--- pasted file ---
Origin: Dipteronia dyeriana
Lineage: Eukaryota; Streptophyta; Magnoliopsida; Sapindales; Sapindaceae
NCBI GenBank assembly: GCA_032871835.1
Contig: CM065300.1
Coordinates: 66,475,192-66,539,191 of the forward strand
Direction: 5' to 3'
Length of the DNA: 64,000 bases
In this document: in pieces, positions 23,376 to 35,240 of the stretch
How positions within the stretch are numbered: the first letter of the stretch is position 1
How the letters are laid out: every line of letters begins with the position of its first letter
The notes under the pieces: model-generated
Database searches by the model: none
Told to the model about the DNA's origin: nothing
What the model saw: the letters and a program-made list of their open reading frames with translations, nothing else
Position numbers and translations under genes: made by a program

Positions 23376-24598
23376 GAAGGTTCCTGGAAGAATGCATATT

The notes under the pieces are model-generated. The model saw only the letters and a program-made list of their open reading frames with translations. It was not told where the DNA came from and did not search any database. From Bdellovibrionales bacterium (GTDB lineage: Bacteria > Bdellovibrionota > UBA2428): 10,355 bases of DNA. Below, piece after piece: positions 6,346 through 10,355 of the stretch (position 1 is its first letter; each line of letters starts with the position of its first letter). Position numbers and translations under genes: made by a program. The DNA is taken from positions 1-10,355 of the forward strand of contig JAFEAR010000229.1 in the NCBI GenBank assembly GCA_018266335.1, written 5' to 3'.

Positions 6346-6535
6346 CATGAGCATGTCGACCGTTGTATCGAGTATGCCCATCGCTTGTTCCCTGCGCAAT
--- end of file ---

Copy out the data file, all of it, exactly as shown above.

Origin: Dipteronia dyeriana
Lineage: Eukaryota; Streptophyta; Magnoliopsida; Sapindales; Sapindaceae
NCBI GenBank assembly: GCA_032871835.1
Contig: CM065300.1
Coordinates: 66,475,192-66,539,191 of the forward strand
Direction: 5' to 3'
Length of the DNA: 64,000 bases
In this document: in pieces, positions 23,376 to 35,240 of the stretch
How positions within the stretch are numbered: the first letter of the stretch is position 1
How the letters are laid out: every line of letters begins with the position of its first letter
The notes under the pieces: model-generated
Database searches by the model: none
Told to the model about the DNA's origin: nothing
What the model saw: the letters and a program-made list of their open reading frames with translations, nothing else
Position numbers and translations under genes: made by a program

Positions 23376-24598
23376 GAAGGTTCCTGGAAGAATGCATATT

The notes under the pieces are model-generated. The model saw only the letters and a program-made list of their open reading frames with translations. It was not told where the DNA came from and did not search any database. From Bdellovibrionales bacterium (GTDB lineage: Bacteria > Bdellovibrionota > UBA2428): 10,355 bases of DNA. Below, piece after piece: positions 6,346 through 10,355 of the stretch (position 1 is its first letter; each line of letters starts with the position of its first letter). Position numbers and translations under genes: made by a program. The DNA is taken from positions 1-10,355 of the forward strand of contig JAFEAR010000229.1 in the NCBI GenBank assembly GCA_018266335.1, written 5' to 3'.

Positions 6346-6535
6346 CATGAGCATGTCGACCGTTGTATCGAGTATGCCCATCGCTTGTTCCCTGCGCAAT